“In the increasingly participatory political system, parties and other interest groups are more active in the distribution of political power in Thai society. With this recent change the Chinese are an important ethnic political force. However, although their ethnic origins may be in another country, the Chinese regard Thailand as their homeland and as the country with which they identify. Current indications point to an identity that is more than a superficial construct, as there is no strong ethnic factionalism in the political parties. However, this assessment is tentative and requires further investigation.”

            China is also a leading partner for economic development, being Thailand’s greatest destination for exports.[10] The bilateral trade volume between the two nations have increased by the tens of billions of dollars over the past decade.[11] However historically China has not been a super power, hurting deeply many nations that neighbor it. Although Thailand is not adjacent to China, one neighboring country that has had a profoundly affected the unity of Southeast Asia is Myanmar. Under Ne Win regime, a leader of Burma similar to Mao Zedong installed non progressive and isolating policies.[12] Ne Win was directly inspired by Mao Zedong plunging the country into 50 years of oppressive military rule. The effect of neighboring countries’ transgression on its neighbors is tremendous as millions migrated to Thailand from Myanmar. They turn into a black holes on the economic map of the world. An estimated 2 – 4 million people have migrated into Thailand.[13] Billions of dollars are estimated to be sent home from Thailand and other neighboring countries to Myanmar. This black hole has created a disunited Southeast Asia. For centuries Thailand dreamt of “building a canal across the Kra isthmus, which would link their own gulf directly to the Andaman Sea and save days of costly shipping through the Strait of Malacca.” This is only one of many infrastructural projects that will unite the entire Southeast Asia to accelerate the economic development,[14] since Myanmar has miraculously been lead to open up and reform in recent years. As mentioned before China is Thailand’s number one source of tourism. Thailand has adapted to the continually increasing numbers of Chinese tourist, expecting to welcome 3 million in the year 2013. The Central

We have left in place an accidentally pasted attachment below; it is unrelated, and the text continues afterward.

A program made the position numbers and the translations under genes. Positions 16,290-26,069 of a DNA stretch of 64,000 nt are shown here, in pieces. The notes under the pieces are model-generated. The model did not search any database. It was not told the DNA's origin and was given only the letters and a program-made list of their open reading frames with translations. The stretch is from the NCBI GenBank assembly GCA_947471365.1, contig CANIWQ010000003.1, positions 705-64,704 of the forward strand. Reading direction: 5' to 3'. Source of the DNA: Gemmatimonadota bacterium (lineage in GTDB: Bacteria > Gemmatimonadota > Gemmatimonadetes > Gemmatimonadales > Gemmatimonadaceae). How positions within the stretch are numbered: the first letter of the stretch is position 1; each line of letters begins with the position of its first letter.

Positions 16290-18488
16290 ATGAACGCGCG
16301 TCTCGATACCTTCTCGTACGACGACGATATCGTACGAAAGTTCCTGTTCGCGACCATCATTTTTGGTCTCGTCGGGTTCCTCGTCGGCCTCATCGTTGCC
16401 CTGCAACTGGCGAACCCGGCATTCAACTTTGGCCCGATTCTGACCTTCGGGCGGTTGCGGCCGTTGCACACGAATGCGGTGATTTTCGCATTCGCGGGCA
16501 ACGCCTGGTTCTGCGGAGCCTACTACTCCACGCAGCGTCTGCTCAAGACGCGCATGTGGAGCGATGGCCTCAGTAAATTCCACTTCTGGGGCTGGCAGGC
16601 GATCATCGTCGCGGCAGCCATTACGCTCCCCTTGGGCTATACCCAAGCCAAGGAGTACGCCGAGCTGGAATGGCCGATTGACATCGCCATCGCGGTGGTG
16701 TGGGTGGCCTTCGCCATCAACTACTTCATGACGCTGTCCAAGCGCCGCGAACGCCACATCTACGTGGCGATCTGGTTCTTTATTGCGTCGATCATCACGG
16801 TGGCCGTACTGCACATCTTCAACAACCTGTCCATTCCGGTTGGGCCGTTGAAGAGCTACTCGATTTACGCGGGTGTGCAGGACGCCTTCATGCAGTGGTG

Embassy is “a 10 billion-baht ($336 million) project in the heart of Bangkok, regards Chinese travelers as one of its top targets after its shopping mall section opened in December” of 2012, attracting the high end tourist’s shopping as on they spend on average 874 dollars on a trip to a foreign nation.[15] “Some Thai police are corrupt and the justice system is slow, but perhaps more importantly, not enough Thais speak Chinese — that’s the gist of “a long list” of complaints by China’s Ambassador to Thailand, Guan Mu, delivered at a meeting with Thai officials Wednesday on the popular vacation island of Phuket, the Phuket News reported.”[16] China has bold relationships with the miniscule Southeast Asian Union of ASEAN. The relationship does not appear as stable as the profitable it is with sea disputes and other issues; however, there is one project that may have been completed this year of 2013 that is concerning people. ““People in Thailand are worried,” said a former foreign ministry diplomat, placing down his glass of red wine” as China is building a 1.5 billion dollar commercial city in Bangkok. “The 700,000 square metre site (the equivalent area of one hundred football pitches) will be in the China City Complex on the outskirts of Bangkok City and will have enough space for over 70,000 Chinese traders.”[17] The main purpose for this agreement with ASEAN is for China to avoid the costly European Union and United States tariffs by re-exporting their goods through this Chinese commercial city in Thailand. ““China will own us!” said an official interpreter for top government leaders, expressing her outrage at Beijing’s rapidly growing influence on Bangkok’s economy.”[18]

In conclusion the Chinese influence on the culture appears to be tamed, but we do not know the extent of their influence on Thailand politically and economically. Both nations have needed to use brutal tactics to preserve their sovereign states. The Chinese people have been successfully assimilated into the Thai culture; insomuch, they do not identify themselves as Chinese.

Because education emphasized assimilation, it was influential in the integration of ethnic Chinese into Thai society. Ethnic Chinese have become much less sharply distinguishable from the Thai during the past sixty years. The reforms implemented in the early 1900s have eliminated basic administrative distinctions and in doing so have lowered social barriers to assimilation.”[19]




[5] Theraphan Luangthomkun (2007), "The Position of Non-Thai Languages in Thailand", Language, Nation and Development in Southeast Asia (ISEAS Publishing): 191
[12] http://www.economist.com/node/1491554/print